Federal employee union bosses get hysterical over hiring freeze

  • 10 April 2017
  • NormanL
Federal employee union bosses get hysterical over hiring freeze

President Trump's executive order establishing a hiring freeze at federal agencies has DC bureaucrats, and their union representatives, claiming the end of the Republic is near:

If every worker at the Trump Hotel left the front desk, Mr. Trump “would hire new front desk people to register those guests,” said J. David Cox Sr. , president of the American Federation of Government Employees, the largest federal employee union. “You can’t run a business and you can’t run a government with a hiring freeze.”

Not everyone is buying the scare tactics:

Some conservatives have defended Mr. Trump’s order, saying the federal workforce is bloated and that the freeze allows time to evaluate how to operate federal agencies more efficiently.

“The administration has a very significant plan to reform government,” said Rachel Greszler, senior policy analyst in economics and entitlements at the conservative Heritage Foundation’s Center for Data Analysis. “It doesn’t make sense to be putting people in place in agencies they might reform down the road.”

The freeze is set to run for 90 days, during which time the Office of Management and Budget is supposed to come up with a long term plan to reduce the federal governent payroll.

For those curious, the federal government employs about 2.1 million workers, costing roughly $267 billion in wages and benefits each year. And it's good work if you can get it:

Since the 1990s, federal workers have enjoyed faster compensation growth than private-sector workers. In 2015 federal workers earned 76 percent more, on average, than private-sector workers. Federal workers earned 42 percent more, on average, than state and local government workers. The federal government has become an elite island of secure and high-paid employment, separated from the ocean of average Americans competing in the economy.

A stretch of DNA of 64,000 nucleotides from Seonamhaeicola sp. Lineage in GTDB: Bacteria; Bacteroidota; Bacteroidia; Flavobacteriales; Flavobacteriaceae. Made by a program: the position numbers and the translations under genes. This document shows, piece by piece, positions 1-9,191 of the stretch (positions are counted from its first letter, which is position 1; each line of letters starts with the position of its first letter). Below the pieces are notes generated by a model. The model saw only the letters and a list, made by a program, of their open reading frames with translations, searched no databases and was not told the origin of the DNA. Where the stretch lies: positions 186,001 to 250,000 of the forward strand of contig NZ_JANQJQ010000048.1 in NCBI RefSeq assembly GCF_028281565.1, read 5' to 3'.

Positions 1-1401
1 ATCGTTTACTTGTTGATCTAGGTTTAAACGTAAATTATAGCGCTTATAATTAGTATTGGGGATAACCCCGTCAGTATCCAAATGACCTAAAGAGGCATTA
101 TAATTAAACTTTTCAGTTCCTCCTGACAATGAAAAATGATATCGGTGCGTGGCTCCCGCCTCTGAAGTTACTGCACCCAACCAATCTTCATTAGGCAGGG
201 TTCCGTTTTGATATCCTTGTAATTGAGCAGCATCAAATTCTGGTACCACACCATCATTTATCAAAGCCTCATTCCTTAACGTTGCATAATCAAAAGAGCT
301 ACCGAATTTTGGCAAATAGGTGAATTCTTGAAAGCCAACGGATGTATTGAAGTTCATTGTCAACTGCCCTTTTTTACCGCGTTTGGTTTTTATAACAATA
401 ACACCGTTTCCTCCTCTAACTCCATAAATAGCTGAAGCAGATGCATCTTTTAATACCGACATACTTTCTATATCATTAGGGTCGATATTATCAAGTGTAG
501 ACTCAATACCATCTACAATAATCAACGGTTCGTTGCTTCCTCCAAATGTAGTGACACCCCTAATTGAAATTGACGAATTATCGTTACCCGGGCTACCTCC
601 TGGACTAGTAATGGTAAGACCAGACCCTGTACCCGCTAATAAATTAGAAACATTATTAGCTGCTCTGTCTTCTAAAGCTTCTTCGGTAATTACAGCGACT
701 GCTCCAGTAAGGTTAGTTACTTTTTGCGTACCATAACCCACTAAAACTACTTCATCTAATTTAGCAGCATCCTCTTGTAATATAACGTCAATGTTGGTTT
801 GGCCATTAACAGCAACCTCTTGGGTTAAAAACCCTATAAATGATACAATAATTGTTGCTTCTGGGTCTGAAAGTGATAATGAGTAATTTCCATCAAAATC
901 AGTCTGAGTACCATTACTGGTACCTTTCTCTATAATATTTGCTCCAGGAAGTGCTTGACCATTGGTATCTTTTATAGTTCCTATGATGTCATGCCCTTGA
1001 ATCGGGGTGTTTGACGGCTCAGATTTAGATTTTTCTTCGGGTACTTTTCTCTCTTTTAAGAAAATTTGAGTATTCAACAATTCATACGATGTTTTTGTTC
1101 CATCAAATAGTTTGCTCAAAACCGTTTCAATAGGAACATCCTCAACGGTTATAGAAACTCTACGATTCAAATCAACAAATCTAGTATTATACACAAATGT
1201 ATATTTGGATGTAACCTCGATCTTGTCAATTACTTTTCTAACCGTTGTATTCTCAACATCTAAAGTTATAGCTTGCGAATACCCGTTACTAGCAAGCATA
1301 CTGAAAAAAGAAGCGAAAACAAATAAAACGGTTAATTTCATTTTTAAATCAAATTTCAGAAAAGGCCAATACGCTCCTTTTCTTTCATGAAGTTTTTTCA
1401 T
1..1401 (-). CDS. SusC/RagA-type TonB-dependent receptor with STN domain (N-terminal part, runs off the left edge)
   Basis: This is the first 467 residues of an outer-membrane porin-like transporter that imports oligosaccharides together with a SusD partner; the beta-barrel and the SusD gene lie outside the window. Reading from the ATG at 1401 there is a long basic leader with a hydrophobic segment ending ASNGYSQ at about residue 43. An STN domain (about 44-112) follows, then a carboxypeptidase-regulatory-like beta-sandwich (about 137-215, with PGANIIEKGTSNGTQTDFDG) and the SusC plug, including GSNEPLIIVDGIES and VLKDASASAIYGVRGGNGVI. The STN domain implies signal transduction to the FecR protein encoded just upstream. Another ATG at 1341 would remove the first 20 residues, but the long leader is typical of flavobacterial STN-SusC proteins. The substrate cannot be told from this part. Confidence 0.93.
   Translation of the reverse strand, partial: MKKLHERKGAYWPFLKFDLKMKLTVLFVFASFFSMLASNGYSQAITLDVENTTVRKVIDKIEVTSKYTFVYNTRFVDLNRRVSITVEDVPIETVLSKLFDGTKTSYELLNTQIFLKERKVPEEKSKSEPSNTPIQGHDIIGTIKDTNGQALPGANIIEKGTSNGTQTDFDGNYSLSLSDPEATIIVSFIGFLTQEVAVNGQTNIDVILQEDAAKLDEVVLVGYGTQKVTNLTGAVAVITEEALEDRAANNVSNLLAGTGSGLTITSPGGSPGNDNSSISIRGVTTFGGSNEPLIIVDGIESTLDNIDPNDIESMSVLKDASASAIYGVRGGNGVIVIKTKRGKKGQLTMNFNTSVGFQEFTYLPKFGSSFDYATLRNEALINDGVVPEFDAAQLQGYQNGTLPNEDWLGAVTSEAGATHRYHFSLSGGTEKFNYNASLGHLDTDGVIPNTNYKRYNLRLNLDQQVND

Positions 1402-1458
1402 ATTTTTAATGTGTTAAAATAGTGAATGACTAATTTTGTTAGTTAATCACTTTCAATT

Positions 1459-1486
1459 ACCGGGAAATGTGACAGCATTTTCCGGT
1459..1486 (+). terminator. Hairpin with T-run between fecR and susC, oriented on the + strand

Unions representing federal workers will dispute that they are paid more than private sector workers in comparable jobs, and are not afraid of using their political clout to threaten congressmen who raise the idea of reducing the number of bureaucrats on the payroll.

But the real lure of a federal government job isn't the wages. It's the benefits:

The Bureau of Economic Analysis provides data on the average value of federal and private sector benefit packages. In 2015 federal workers enjoyed average annual benefits of $36,795, which compared to average benefits in the private sector of just $11,175. That large difference stems from more federal workers receiving certain types of benefits than private workers, and from particular federal benefits being more generous than those provided in the private sector.

Studies comparing federal and private benefits for similar workers have found a large federal advantage. The 2012 CBO study concluded, "On average for workers at all levels of education, the cost of hourly benefits was 48 percent higher for federal civilian employees than for private-sector employees with certain similar observable characteristics." CBO found that "the most important factor contributing to differences between the two sectors in the costs of benefits is the defined-benefit pension plan that is available to most federal employees … but are becoming less common in the private sector." The AEI and Heritage studies also found large federal advantages with respect to worker benefits.

Federal workers receive health insurance, retirement health benefits, a pension plan with inflation protection, and a retirement savings plan with a government match. They typically receive generous holiday and vacation schedules, flexible work hours, training options, incentive awards, and generous disability benefits.

The temporary hiring freeze will soon expire. It may create some inconveniences along the way, but they are temporary. The loner term problem is that federal workers are paid more, and get much better beneifts, than private sector workers. That is unsustainable, and must be changed.

Until then, we can expect more, and more hysterical, doomsaying from federal union leaders. 

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